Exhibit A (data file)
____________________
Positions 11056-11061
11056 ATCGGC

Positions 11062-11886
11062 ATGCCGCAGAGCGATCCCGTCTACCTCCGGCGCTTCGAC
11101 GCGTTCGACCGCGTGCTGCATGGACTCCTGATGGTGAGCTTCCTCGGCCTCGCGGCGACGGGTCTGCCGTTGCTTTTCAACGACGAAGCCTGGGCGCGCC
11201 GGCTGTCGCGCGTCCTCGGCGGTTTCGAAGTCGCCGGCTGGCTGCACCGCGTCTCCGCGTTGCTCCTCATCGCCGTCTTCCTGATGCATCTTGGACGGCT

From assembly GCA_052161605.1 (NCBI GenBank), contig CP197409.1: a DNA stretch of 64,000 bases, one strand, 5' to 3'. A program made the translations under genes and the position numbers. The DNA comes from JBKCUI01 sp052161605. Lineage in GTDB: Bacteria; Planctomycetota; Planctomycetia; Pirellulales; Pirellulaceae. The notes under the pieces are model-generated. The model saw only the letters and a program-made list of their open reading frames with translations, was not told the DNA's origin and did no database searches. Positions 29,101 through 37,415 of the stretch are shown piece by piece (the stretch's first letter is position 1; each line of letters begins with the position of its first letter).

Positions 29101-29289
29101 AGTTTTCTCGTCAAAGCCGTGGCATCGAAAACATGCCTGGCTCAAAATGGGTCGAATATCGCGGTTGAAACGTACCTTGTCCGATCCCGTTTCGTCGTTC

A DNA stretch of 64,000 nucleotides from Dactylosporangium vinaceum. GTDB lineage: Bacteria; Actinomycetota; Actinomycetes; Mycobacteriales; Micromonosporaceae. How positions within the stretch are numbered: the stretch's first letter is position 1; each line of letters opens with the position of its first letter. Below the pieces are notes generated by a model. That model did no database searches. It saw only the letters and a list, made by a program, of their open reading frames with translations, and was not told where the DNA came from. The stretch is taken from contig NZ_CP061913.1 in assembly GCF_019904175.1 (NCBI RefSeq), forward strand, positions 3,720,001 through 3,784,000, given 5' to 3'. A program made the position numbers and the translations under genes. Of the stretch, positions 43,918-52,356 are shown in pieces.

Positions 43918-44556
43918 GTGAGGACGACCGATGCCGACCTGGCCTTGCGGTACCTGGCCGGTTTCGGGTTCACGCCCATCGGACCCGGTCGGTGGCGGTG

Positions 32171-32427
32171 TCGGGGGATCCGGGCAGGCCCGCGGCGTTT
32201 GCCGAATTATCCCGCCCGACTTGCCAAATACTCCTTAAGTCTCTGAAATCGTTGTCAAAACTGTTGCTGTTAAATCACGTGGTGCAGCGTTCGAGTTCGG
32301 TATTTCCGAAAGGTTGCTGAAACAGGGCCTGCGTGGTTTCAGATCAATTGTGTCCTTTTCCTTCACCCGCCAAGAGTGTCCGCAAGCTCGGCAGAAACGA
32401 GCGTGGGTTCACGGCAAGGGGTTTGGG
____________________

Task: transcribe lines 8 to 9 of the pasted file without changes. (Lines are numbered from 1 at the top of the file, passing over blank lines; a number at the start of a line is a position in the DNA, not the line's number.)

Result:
Positions 29101-29289
29101 AGTTTTCTCGTCAAAGCCGTGGCATCGAAAACATGCCTGGCTCAAAATGGGTCGAATATCGCGGTTGAAACGTACCTTGTCCGATCCCGTTTCGTCGTTC